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Was the defendant in such a state of mind that he was incapable of knowing that he was committing an assault? In other words, was the state of mind such that he simply didn't know what he was doing when he struck her.


Record on Appeal, vol. 2, at 315. Appellant's counsel objected unsuccessfully to this additional instruction.


A determination of the prejudicial nature of a supplemental charge can only be made after reviewing both the original and supplemental charges as a whole. United States v. Sanfilippo, 581 F.2d 1152, 1154 (5th Cir. 1978); United States v. Fuiman, 546 F.2d 1155, 1161-62 (5th Cir.), cert. denied, 434 U.S. 856, 98 S.Ct. 176, 54 L.Ed.2d 127 (1977). Reversible error does not occur so long as the combined charges viewed as a whole accurately reflect the legal issues. United States v. Nickerson, 669 F.2d 1016, 1021 (5th Cir. 1982). A judge's responsibility to dispel the jury's confusion is often not met, furthermore, when he simply repeats an instruction already given. United States v. Sanfilippo, 581 F.2d at 1155. In the instant case, the jury expressed confusion about the meaning of the term "willful intent." It would not have sufficed for the judge to simply re-read a portion of the charge he had already given. For that reason, the judge gave that portion of the supplemental charge quoted above, wherein he permissibly restated appellant's contentions.


Although the judge did characterize the defense presented in his supplemental charge as temporary insanity, he did so out of the jury's presence, after noting that the defense had never been presented. He simply pointed out that, in his mind, "the gist of the argument of the defense has been that he didn't know what he was doing at the time he committed the assault and that, to me, is a temporary insanity." Record on Appeal, vol. 2, at 305. In his supplemental charge, the judge correctly summarized appellant's argument. Appellant contended that he lost control of himself and had no memory of striking Wright. His counsel at trial argued that the conduct was a "reflex or involuntary response," and that Wright "with her direct orders and her finger in his face ... was the straw that broke the camel's back." Record on Appeal, vol. 2, at 274-75. It is true that the appellant's defense was lack of specific intent, not temporary insanity. However, the only mention of the term "temporary insanity" was made out of the jury's presence and the portion of the supplemental charge of which appellant complains, simply restates appellant's trial testimony and defense counsel's remarks. The combined charges accurately reflect the legal issues presented. Appellant was in no way prejudiced by the judge's actions.


Finding no merit to any portion of appellant's challenge to the judgment below, we affirm the decision of the district court.




§ 111

Whoever forcibly assaults, resists, opposes, impedes, intimidates, or interferes with any person designated in section 1114 of this title while engaged in or on account of the performance of his official duties, shall be fined not more than $5,000 or imprisoned not more than three years, or both.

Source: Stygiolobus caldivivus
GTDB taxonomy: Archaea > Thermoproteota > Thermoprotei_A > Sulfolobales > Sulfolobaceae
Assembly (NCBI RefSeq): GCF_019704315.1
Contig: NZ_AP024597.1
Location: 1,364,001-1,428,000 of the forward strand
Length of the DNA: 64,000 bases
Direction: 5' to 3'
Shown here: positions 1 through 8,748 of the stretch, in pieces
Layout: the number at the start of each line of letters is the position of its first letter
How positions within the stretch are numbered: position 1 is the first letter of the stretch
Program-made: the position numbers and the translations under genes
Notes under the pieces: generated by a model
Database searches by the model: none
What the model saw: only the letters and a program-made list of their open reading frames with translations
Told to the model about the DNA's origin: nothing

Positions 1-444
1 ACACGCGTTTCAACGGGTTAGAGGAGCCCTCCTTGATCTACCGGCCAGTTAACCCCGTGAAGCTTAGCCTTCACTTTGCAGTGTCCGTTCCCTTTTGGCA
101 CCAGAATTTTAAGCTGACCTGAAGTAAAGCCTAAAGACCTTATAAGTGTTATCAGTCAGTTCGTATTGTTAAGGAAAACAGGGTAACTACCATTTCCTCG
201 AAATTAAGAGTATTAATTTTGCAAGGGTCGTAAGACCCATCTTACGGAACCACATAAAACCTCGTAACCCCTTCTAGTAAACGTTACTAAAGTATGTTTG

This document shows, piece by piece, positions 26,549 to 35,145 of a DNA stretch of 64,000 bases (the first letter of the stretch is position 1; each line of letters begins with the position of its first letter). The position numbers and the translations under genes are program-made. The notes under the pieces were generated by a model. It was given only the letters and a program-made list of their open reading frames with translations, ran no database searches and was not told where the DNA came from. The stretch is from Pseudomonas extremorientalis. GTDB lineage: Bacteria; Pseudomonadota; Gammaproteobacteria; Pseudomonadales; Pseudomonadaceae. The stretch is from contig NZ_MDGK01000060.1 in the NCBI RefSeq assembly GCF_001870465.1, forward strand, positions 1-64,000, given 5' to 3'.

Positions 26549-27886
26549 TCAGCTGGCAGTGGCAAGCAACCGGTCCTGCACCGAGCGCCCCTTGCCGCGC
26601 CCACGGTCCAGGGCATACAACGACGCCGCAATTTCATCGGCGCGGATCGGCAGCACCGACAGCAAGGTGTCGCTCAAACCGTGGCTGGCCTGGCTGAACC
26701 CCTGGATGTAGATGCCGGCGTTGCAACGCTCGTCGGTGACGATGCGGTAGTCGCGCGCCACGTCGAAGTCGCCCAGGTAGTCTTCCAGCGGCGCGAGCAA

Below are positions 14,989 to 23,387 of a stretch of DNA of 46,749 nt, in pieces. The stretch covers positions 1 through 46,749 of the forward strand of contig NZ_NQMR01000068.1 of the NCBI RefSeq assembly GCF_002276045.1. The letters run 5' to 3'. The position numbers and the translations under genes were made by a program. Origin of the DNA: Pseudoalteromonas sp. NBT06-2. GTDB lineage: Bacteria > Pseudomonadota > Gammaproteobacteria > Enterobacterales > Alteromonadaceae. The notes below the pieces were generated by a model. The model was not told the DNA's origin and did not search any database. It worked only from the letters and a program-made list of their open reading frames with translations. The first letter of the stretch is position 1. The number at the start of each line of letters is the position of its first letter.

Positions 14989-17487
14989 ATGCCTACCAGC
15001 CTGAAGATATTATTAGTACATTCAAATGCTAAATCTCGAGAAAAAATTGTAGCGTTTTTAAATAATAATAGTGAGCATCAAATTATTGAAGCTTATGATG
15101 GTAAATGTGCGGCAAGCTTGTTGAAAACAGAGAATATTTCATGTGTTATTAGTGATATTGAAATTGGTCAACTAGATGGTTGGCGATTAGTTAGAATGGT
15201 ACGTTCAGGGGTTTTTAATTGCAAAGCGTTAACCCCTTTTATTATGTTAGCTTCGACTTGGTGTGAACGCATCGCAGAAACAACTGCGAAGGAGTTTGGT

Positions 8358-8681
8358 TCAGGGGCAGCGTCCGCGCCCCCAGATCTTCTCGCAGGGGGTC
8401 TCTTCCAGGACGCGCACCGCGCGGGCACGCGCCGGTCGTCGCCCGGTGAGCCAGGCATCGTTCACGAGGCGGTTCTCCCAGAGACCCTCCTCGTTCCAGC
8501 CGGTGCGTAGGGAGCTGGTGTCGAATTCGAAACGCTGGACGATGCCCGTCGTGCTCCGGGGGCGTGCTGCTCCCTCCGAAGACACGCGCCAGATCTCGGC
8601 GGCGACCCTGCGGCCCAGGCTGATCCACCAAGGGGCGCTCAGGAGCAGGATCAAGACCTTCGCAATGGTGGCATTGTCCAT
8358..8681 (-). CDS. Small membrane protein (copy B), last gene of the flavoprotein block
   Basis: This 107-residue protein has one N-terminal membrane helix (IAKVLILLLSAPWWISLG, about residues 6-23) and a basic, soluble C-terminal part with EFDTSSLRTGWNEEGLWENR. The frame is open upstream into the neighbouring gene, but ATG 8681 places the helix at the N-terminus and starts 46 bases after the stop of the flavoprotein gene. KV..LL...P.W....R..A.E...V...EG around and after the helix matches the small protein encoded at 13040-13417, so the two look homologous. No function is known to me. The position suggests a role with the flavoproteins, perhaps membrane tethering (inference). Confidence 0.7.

Whoever, in the commission of any such acts uses a deadly or dangerous weapon, shall be fined not more than $10,000 or imprisoned not more than ten years, or both.

The list in 18 U.S.C. § 1114 includes officers or employees of the Postal Service.


The following exchange occurred between defense attorney and the judge:

MR. MULVEHILL: Secondly, Your Honor. I would like to make an objection on the record to the Court's instructions regarding the content of my argument and I would like to state for the record my understanding of the Court's instructions and preserve that for the record.

I understand Your Honor's instructions to me to be to the effect that I cannot argue as a defense provocation on the part of Ms. Wright, regardless of what that provocation may have been.

THE COURT: No, no, Mr. Mulvehill. That is not what I said at all. What I said you can't say that the things, that the activities of this defendant as described in this trial is legal provocation for assault. Now, what I said that you could argue to the jury is that all of this background of harassment, alleged harassment, and this final act of hers in denying him overtime and saying something about his mother and father, that that caused him to take this action on impulse, without any real intent to hurt anybody, that he was, that he didn't know what he was doing, that it had driven him to a point where he lost complete control of himself and, therefore, there was no intent to do it.

Any legal provocation, of course, may be argued, if you have any but I don't know, of course, if you have any in this case. Now, you may argue, it seems to me, lack of intent. But, you outlined to me what you were going to do and how you were going to do it in chambers and I said that you could probably proceed along those lines but if you go over the line and attempt to tell the jury that he was provoked into doing these things by the alleged harassment, it simply is not a legal defense and what you are doing is telling the jury that that is a legal defense and it is not. Now, I have put on the record my position on your argument.

Record on Appeal, vol. 2, at 251-53.


6A C.J.S. Assault and Battery § 86 (1975)